TrueLocal has amassed a database of 13 million local businesses, including 3.8 million local URLs, and is now ready to aggressively sell advertising on its local search engine, according to company president Jake Baillie.
Up to now, the company’s revenue has largely come from six figure license deals with online directories, including Verizon SuperPages and Amazon’s A9. But it is now focused on pushing its own advertising via an independent sales channel and will activate it within “the next sixty days,” according to Baillie.
For starters, the sales channel is likely to push hardest on direct mail. “We have their listing info. Hello DM!” said Baillie.
The Ontario-based company was spun off from GeoSign in late 2005. It has 32 programmers and developers, with eight added in the past several months alone. The employee count is rounded off with three executive and marketing personnel.
The company’s local search offering purports to go a step beyond the standard licensed offerings from InfoUSA, Acxiom and Amacai. Its” Web to Ground” program aggressively crawls the Web, parses franchise information, and works vertical trade associations, such as The American Bar Association, The American Restaurant Association and The American Dental Association, as well as vertical trade shows and events. Just this year alone, the company has attended 15 shows. “It’s very rich data,” says Baillie.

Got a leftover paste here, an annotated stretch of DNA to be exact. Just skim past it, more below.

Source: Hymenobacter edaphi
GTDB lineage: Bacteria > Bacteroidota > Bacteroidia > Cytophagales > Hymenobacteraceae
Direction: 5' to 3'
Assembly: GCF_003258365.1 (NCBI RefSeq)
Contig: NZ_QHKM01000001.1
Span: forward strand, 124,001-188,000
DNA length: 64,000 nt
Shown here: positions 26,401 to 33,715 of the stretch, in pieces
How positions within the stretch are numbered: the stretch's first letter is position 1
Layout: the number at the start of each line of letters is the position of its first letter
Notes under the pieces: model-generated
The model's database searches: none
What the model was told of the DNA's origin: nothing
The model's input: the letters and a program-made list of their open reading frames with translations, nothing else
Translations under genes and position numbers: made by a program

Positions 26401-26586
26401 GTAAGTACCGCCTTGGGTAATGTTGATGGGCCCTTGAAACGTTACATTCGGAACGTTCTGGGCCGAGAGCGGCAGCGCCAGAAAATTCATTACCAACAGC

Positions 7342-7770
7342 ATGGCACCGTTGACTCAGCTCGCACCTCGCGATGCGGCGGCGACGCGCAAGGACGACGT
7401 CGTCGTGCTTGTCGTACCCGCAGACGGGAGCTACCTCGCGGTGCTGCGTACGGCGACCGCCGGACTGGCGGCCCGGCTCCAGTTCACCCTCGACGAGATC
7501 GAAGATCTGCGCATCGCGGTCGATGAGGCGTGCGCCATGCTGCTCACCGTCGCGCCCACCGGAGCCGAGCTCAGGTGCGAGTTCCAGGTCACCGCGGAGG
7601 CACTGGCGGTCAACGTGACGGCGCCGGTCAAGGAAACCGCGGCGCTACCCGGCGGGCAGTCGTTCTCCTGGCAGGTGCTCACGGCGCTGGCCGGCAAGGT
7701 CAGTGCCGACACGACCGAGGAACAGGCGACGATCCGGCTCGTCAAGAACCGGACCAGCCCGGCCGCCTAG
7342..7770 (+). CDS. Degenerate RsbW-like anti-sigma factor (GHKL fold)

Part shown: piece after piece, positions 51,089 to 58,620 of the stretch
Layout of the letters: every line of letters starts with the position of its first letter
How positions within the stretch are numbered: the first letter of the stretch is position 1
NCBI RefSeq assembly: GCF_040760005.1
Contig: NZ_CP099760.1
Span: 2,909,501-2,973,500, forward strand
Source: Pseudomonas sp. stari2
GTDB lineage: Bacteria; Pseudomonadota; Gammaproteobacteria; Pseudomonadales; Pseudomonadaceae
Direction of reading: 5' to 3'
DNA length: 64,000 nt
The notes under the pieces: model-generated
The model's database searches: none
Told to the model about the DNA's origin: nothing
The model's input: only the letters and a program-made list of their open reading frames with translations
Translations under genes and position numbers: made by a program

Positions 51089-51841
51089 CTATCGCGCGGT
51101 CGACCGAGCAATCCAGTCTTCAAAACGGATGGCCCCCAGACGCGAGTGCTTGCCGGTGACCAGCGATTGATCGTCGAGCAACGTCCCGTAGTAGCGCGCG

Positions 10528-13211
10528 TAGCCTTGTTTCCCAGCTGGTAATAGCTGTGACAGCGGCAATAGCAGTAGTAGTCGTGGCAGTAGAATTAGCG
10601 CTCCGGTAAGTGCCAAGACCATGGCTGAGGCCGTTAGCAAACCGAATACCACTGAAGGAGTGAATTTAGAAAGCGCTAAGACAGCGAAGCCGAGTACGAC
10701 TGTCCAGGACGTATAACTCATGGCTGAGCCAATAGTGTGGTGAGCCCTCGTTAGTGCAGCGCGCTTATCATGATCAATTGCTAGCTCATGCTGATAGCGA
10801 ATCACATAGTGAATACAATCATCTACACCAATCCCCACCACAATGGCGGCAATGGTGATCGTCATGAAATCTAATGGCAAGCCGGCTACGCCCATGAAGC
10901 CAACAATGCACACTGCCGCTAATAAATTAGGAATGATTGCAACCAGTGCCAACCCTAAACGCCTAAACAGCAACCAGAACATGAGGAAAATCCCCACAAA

TrueLocal’s current advertising program charges advertisers $4 for listings, plus $1 and up for bids that let them take the top spots of categories by zip code. Baillie says that the program is superior to other local directories’ pay per click efforts. Most of their top spots are taken by national advertisers. True Local generally keeps those spots reserved for advertisers that have local addresses.
Baillie adds that advertisers get a dedicated (800) number to discern which traffic is coming from TrueLocal. They also receive traffic estimators that enable them to do better media planning by letting them see the highest traffic rankings by zip code and categories. They also receive email warnings if competitors are outbidding them for top placements.
Some advertisers are already generating fairly strong leads from TrueLocal. Restaurants in Chicago, for instance (a very strong city for TrueLocal), are seeing upwards of 1,000 views a month.
Baillie says he isn’t especially concerned if companies that are licensing TrueLocal data suddenly discern that their database provider has become a competitor. No one else is providing the same quality of local data, he asserts.